Oseye Boyd

Housing isn’t a luxury. Having shelter to protect you from the elements is essential. Most living creatures have some form of habitat in which they live. Humans, being the fancy creatures we are, took this simple and basic concept of shelter and elevated it into luxury high-rise apartments and mansions with indoor and outdoor pools, tennis courts and six-car garages.

While I don’t begrudge anyone who can afford such luxury, at the end of the day, it all comes down to having a place to lay your head, a place where you feel comfortable and safe and a place where you belong.

For many of us, however, decent and affordable housing is a luxury, and owning your home is a fantasy.

In October, the Recorder interviewed a man in his 60s who paid $600 in rent from his $700 disability check for a two-bedroom house in the 46218 zip code. With only $100 left, the man couldn’t afford to pay other bills and eventually his gas and water were shut off. Faced with fees and past due balances, this becomes an insurmountable situation and an unfortunate cycle that far too many face.

This is but one example of Black residents in Marion County who are rent burdened. According to the U.S. Department of Housing and Urban Development, spending 30% of gross household income on housing costs is considered rent burdened. The man in the example is considered to be severely rent burdened, meaning he spends more than 50% of income on housing costs. In Marion County 46% of households are renter occupied and Black residents make up the majority of those considered rent burdened. 

And it’s not just renters whose living situation is precarious. Those who do find themselves in the homeownership category often worry about foreclosure — especially after the emergence of COVID-19, which left many with reduced hours or without a job. Only about 34% of African Americans in Indianapolis own homes. Many of the majority-Black neighborhoods are a result of redlining in the 1930s.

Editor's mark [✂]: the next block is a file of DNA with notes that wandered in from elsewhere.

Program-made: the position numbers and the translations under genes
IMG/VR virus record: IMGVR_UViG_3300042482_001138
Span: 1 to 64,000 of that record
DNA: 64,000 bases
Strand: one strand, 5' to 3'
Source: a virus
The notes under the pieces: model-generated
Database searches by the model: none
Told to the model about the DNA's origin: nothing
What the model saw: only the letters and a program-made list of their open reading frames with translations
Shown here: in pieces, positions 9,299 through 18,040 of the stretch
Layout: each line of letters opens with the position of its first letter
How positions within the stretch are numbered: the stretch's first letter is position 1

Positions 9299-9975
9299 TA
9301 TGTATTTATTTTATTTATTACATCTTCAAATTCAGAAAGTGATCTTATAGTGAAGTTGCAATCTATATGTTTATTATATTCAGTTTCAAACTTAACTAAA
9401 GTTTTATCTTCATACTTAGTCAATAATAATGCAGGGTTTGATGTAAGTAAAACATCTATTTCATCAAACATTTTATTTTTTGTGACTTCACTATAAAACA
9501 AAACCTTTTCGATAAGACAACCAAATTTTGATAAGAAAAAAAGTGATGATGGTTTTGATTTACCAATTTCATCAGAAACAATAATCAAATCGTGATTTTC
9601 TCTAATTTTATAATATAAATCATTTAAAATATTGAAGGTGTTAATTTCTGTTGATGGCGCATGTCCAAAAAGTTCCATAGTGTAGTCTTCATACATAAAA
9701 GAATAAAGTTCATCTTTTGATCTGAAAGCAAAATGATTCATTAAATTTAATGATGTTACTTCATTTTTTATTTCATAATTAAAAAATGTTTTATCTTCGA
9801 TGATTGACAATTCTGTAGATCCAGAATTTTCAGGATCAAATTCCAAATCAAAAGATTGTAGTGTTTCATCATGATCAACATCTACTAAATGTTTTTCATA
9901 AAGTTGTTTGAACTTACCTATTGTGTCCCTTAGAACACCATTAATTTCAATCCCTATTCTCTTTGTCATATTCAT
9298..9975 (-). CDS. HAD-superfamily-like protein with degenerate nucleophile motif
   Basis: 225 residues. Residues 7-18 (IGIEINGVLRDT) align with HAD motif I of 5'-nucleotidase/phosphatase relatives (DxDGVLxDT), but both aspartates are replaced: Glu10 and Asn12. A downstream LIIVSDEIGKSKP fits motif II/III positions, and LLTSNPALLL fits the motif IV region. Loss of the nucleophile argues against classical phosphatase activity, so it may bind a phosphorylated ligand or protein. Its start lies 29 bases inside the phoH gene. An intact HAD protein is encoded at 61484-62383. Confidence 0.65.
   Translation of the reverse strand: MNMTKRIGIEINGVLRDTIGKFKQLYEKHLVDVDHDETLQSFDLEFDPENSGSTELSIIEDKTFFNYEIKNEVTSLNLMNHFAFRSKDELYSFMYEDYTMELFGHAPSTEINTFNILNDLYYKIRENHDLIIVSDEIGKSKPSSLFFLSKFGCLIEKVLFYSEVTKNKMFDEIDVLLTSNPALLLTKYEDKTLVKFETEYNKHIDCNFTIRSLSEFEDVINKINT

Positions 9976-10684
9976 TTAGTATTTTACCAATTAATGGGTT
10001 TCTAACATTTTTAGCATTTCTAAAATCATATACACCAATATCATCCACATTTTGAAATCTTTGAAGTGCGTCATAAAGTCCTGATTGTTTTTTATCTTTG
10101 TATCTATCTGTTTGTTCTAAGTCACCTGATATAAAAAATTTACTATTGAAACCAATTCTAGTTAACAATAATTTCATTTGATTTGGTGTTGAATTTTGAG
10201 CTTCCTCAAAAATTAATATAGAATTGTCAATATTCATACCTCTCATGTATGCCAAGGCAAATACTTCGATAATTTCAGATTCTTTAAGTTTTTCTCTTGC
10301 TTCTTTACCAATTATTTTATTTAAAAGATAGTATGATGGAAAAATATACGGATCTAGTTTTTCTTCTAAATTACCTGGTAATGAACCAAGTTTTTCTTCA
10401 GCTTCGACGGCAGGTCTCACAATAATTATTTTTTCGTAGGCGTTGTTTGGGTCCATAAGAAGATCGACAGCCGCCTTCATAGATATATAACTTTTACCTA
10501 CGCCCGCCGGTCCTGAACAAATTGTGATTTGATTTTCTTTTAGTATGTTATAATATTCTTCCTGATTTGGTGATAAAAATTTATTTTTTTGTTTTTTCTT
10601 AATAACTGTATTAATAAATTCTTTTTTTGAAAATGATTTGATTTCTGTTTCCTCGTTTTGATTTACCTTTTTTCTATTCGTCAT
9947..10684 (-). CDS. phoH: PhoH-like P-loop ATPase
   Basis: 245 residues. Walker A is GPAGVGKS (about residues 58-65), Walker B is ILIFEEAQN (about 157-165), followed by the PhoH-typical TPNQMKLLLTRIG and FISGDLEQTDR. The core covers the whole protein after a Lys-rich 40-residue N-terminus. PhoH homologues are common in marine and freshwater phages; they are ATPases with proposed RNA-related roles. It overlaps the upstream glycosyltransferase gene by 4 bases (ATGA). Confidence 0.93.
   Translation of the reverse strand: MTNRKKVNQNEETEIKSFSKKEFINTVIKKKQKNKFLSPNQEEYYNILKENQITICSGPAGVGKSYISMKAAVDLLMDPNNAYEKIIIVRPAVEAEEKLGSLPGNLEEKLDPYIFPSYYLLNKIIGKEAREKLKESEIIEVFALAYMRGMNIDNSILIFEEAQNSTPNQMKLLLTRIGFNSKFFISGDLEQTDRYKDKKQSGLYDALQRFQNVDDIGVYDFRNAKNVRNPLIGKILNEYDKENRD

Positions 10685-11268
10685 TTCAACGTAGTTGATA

Redlining was a color-coding process whereby government surveyors would classify neighborhoods as best (green), still desirable (blue), definitely declining (yellow) and hazardous (red). Redlined areas were near pollutants or other environmental contaminants such as sewer overflow. Redlined areas were a credit risk, so local lenders didn’t provide loans to potential homeowners. The practice ended in 1968, but not before creating neighborhoods with health hazards, lower property values and lower life expectancy for Black residents. 

Now, some of these neighborhoods have been or are being redeveloped. The word redeveloped or the phrase “up and coming” are often harbingers of gentrification to come. They’re loaded words often signifying to longtime residents they will be pushed out for a bigger, better and whiter community.

Because housing is so essential to quality of life, the Recorder dedicated a series of stories on various aspects of housing, as well as a virtual town hall. We planned for the package of stories to run before the COVD-19 pandemic began, but soon realized the already dire housing situation for many became even more so once the public health crisis began.

In this edition, we delve into issues such as gentrification, evictions, renter’s rights and assistance. The virtual town hall will be 11 a.m. July 25 on our Facebook page. We will speak with experts who can address housing issues in our city as well as provide resources for those needing assistance. We hope to find some solutions as well, but we know these issues will take time and a concerted effort by many to fix. Whether renting or buying, everyone deserves to live in affordable, decent and safe housing.

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